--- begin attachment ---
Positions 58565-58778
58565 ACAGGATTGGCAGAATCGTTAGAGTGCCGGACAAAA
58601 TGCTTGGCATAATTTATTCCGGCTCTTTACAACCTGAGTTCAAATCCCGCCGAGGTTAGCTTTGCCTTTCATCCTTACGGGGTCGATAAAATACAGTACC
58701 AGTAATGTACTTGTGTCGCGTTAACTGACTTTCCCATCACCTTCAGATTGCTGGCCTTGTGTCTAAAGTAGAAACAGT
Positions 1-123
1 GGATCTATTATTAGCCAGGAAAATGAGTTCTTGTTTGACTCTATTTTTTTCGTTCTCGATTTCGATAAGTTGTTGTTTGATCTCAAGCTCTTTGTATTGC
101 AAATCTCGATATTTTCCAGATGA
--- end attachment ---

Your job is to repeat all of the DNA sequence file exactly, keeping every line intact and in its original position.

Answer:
Positions 58565-58778
58565 ACAGGATTGGCAGAATCGTTAGAGTGCCGGACAAAA
58601 TGCTTGGCATAATTTATTCCGGCTCTTTACAACCTGAGTTCAAATCCCGCCGAGGTTAGCTTTGCCTTTCATCCTTACGGGGTCGATAAAATACAGTACC
58701 AGTAATGTACTTGTGTCGCGTTAACTGACTTTCCCATCACCTTCAGATTGCTGGCCTTGTGTCTAAAGTAGAAACAGT
Positions 1-123
1 GGATCTATTATTAGCCAGGAAAATGAGTTCTTGTTTGACTCTATTTTTTTCGTTCTCGATTTCGATAAGTTGTTGTTTGATCTCAAGCTCTTTGTATTGC
101 AAATCTCGATATTTTCCAGATGA